- Spending more time collecting data than analyzing it - Are your top analysts spending their time analyzing data or are they too busy writing code to extract the data they need?
- Data quality - Data quality is often treated as an afterthought, yet strategic decisions will likely be made based on the figures generated making data quality a crucial factor. "Dirty data" needs to be identified and cleaned.
- Performing analysis after the fact rather than proactively - While it's helpful to find out what went wrong or where you succeeded, proactive analysis allows you to make strategic decisions.
- Unclear business performance benchmarks - Measuring progress requires clarity both in terms of where you want to go and where you came from. If you're not clear on either, it will be difficult to measure your progress.
- Underperforming business intelligence and data warehousing solutions - Information can become too siloed which can lead to accuracy and definition conflicts. In addition, many companies use multiple business intelligence tools that do not work together or align with business needs. As a result, business intelligence solutions may not be as effective as expected.
Creating a BI Roadmap
Creating a BI roadmap involves identifying where you are now, where you want to go, and how you will get there. It also involves:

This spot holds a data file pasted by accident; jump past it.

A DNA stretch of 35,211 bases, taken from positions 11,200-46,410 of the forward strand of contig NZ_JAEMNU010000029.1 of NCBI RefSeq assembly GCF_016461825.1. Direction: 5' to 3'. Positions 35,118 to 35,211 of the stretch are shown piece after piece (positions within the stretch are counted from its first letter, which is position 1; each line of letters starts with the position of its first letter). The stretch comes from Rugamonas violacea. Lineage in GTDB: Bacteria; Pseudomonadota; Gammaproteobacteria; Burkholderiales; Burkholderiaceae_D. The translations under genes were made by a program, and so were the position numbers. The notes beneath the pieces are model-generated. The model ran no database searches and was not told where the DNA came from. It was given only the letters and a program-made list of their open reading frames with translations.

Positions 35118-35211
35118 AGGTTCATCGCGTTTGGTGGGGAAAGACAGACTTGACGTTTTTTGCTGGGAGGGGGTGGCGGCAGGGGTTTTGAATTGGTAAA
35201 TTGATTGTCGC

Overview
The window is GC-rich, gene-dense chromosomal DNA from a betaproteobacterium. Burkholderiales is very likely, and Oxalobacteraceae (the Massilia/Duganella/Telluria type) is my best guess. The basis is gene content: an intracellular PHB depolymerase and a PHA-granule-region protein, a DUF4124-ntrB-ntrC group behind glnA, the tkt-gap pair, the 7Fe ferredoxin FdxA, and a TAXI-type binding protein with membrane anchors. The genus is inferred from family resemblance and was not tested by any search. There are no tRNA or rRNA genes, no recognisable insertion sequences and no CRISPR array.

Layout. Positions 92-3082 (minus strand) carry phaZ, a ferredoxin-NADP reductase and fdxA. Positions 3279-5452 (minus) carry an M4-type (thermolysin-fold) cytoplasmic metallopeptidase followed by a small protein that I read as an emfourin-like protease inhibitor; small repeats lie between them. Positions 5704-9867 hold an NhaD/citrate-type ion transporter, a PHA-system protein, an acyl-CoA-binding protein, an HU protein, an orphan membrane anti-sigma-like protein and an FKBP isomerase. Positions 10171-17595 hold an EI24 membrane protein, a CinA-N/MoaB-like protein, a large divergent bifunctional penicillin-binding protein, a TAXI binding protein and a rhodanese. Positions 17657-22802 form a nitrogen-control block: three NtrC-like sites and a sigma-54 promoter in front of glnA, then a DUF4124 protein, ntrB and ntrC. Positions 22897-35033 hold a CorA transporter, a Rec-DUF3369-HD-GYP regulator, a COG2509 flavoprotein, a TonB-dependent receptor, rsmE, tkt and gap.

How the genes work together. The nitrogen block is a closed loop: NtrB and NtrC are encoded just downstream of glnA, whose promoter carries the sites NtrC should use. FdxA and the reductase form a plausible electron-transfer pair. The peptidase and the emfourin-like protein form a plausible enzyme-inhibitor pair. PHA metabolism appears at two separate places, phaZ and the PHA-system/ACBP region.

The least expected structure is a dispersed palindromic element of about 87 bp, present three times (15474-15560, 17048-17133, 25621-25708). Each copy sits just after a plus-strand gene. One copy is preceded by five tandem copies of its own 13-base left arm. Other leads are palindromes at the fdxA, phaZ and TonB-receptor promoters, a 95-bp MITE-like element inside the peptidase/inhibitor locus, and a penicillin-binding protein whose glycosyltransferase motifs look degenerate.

- BI Scope - What is the scope of your business intelligence plan? What will it cover? What won't it cover? How does it align with your business and operational goals? Defining the scope of your BI strategy will help you to maintain focus and stay on track.
- Stakeholder Identification and Management - Once you know the scope of your BI strategy, you can then identify and manage stakeholders.
- Structure - How will the business intelligence system be structured? Should you use a cloud-based solution, self-service solution, mobile solution, all of the above? Do you prefer a hosted solution or would you rather have on-premise BI tools? What type of user permissions do you need? In addition to addressing these and other structural issues, you will likely need to update your existing infrastructure to support business intelligence and information delivery. Infrastructure changes will largely depend on the BI solution you choose.
- Training - Next, you'll need to address how you will ensure that your team has the skills needed to successfully deploy, manage, and use your business intelligence solution. While your team will certainly need training on your selected BI solution, it's smart to evaluate related business processes as part of your move to BI. Older processes may no longer be relevant. Your BI roadmap should definitely include business process evaluation and improvement as well as skills identification and training.
- Implementation - Finally, your BI roadmap is starting to take shape. You've defined its scope, identified stakeholders, described the BI architecture, and addressed important issues such as training and business process improvement. Senior management and other key stakeholders have agreed to the plan so it's now time to implement it. Start by creating a work breakdown structure so that each step is identified, budgeted for, and scheduled. Assign the right person to each task and keep everyone involved and informed.
Creating Value in Your BI Strategy